- In a large bowl, with an electric mixer on high speed, beat butter and brown sugar until well blended. Beat in eggs until blended. Reduce speed to medium-low. Add flour and molasses mixtures alternately until incorporated, then beat on high speed until well blended. Pour into a buttered and floured 9-inch square pan.
- Bake in a 325° regular or convection oven until a toothpick inserted in center of thickest part comes out clean, 45 to 50 minutes. Let cool in pan on a rack at least 1 1/4 hours.
- Pour about 1/4 cup crème anglaise onto each plate. Cut cake into pieces (see notes) and set them in sauce on plates. If desired, lightly sift cocoa and/or powdered sugar over each plate and garnish with a mint sprig. Offer remaining crème anglaise to add to taste.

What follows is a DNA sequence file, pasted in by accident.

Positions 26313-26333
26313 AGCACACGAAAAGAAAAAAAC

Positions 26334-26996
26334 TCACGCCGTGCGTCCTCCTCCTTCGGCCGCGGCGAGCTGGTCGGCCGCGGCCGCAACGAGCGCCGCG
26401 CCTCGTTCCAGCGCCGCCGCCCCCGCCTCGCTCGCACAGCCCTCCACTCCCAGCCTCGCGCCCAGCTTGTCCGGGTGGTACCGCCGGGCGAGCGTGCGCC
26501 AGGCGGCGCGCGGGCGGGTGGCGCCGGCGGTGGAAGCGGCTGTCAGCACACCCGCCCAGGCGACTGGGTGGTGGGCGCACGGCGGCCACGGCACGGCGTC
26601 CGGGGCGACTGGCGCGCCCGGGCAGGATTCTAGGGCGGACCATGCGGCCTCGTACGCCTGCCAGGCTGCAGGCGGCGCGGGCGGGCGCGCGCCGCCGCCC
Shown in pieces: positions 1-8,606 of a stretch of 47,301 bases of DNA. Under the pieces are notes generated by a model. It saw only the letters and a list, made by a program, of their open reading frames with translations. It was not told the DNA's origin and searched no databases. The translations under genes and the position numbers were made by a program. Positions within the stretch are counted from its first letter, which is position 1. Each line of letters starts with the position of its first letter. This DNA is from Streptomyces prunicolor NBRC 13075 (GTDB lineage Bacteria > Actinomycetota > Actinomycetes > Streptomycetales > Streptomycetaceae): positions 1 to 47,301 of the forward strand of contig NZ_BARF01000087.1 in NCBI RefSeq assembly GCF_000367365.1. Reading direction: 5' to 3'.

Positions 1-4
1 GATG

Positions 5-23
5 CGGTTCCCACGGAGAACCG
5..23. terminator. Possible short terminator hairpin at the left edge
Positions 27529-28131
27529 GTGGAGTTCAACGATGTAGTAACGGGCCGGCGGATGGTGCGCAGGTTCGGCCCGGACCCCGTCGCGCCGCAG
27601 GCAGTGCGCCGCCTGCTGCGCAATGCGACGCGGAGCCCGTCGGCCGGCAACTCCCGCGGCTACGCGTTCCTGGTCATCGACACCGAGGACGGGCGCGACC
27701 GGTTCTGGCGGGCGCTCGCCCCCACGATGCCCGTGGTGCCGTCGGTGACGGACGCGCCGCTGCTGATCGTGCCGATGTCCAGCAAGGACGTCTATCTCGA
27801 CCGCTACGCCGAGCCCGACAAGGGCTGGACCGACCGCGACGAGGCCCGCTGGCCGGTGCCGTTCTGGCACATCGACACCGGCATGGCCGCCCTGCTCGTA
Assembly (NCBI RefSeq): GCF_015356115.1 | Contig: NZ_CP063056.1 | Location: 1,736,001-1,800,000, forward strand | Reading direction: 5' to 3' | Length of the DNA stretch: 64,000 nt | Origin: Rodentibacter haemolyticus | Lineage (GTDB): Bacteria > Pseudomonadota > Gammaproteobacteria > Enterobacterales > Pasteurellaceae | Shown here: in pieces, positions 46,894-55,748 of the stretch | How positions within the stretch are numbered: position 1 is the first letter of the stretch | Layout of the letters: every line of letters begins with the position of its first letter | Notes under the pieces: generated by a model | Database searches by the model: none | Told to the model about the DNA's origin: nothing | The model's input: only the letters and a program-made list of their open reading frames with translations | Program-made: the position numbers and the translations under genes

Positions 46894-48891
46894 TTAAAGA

“Happiness depends on ourselves.” More than anybody else, Aristotle enshrines happiness as a central purpose of human life and a goal in itself. As a result he devotes more space to the topic of happiness than any thinker prior to the modern era. Living during the same period as Mencius, but on the other side of the world, he draws some similar conclusions. That is, happiness depends on the cultivation of virtue, though his virtues are somewhat more individualistic than the essentially social virtues of the Confucians. Yet as we shall see, Aristotle was convinced that a genuinely happy life required the fulfillment of a broad range of conditions, including physical as well as mental well-being. In this way he introduced the idea of a science of happiness in the classical sense, in terms of a new field of knowledge.